American Apocalypse, by Matthew Avery Sutton
Why do most white evangelicals vote Republican? How has this affected Republican politics? In American Apocalypse, Matthew Sutton, author of a prize-winning biography of Aimee Semple McPherson, gives us our first good account of how and why evangelical political views developed the way they did. Three elements were crucial—premillennial eschatology, World War I, and the Puritan heritage. Oh, and a fourth: white evangelicals were not African American.
The book opens by describing a new way of reading the Bible called dispensational premillennialism, which became popular in the late 19th century. Leaders of this movement came primarily from the two holiness traditions—Wesleyan holiness and its Pentecostal offspring, and Keswick (Higher Life) holiness, a British variant. Sutton calls these folks “radical evangelicals,” and for good reason. Many of their ideas and attitudes put them outside the norms of conservative middle-class Protestantism.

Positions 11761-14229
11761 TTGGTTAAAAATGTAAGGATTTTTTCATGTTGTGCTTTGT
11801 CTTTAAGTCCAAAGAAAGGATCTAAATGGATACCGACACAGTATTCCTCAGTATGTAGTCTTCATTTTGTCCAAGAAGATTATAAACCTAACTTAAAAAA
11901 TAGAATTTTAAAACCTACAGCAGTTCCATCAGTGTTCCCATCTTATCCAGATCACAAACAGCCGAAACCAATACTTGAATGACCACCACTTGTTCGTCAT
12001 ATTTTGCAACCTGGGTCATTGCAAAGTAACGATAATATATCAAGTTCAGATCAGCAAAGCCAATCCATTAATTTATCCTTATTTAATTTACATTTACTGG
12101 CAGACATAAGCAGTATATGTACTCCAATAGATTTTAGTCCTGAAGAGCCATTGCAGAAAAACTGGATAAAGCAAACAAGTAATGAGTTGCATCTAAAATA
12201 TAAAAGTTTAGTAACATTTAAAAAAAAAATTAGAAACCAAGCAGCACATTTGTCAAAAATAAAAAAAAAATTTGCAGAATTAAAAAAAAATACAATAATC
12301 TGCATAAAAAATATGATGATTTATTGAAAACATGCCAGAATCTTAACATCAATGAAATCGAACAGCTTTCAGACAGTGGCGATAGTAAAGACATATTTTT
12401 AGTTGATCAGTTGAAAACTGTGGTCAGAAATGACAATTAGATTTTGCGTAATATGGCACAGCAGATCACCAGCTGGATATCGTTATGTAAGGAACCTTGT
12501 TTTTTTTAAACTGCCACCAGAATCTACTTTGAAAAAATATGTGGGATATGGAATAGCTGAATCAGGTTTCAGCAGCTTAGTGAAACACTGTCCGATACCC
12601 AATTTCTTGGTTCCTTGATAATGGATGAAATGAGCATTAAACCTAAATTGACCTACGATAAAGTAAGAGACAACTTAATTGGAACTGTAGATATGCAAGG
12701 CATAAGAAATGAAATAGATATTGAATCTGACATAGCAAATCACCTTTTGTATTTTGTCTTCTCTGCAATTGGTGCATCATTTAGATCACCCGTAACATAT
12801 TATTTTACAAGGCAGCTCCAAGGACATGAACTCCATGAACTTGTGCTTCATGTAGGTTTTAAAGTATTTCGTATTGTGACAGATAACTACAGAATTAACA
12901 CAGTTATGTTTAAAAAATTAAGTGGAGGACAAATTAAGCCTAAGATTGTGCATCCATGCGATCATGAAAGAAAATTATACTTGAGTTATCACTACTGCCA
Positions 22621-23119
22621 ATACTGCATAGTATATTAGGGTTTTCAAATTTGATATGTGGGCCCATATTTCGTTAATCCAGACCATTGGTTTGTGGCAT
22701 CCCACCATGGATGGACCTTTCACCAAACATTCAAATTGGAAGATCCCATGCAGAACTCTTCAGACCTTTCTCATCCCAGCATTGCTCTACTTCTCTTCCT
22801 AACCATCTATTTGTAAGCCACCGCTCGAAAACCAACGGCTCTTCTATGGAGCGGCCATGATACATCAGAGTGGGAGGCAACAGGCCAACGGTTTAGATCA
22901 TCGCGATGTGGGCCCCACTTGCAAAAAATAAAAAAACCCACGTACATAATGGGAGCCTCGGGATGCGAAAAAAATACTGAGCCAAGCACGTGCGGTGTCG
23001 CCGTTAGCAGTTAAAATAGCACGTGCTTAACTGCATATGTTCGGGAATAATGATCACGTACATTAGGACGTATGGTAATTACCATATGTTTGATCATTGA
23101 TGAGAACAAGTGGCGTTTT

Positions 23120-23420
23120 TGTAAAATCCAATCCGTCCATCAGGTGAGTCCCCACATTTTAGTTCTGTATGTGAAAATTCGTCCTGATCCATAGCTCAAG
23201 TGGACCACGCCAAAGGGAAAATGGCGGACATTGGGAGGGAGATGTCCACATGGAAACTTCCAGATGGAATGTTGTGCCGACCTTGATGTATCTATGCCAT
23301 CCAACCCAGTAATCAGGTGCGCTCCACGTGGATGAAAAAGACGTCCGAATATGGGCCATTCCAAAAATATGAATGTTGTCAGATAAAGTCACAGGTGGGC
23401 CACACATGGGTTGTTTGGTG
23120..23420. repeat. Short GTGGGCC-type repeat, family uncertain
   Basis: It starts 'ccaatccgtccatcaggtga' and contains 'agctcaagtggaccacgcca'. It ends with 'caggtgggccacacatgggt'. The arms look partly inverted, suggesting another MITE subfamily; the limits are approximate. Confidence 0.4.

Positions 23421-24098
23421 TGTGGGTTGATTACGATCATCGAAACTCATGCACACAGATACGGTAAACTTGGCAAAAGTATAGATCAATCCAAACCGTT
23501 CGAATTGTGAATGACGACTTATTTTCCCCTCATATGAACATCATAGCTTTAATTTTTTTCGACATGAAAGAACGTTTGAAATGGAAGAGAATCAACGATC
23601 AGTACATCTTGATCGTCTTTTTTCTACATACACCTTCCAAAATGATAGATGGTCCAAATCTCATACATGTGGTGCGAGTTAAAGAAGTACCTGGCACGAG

Sutton notes that dispensationalism was anything but conservative. In an era when most Christians thought the world was getting better, dispensationalism taught that it was getting worse. The Bible predicted that unprecedented natural disasters, accelerating wickedness, global wars, social chaos, apostasy of churches, Jewish reconstitution of Israel in Palestine, and a new European empire ruled by the Antichrist would finally culminate in the rapture, when true Christians would supernaturally rise to meet Christ in the air. Then, after a seven-year period of totalitarian oppression and world conflict, Christ would return, defeat the Antichrist in the earth-shaking battle of Armageddon, and inaugurate the millennium.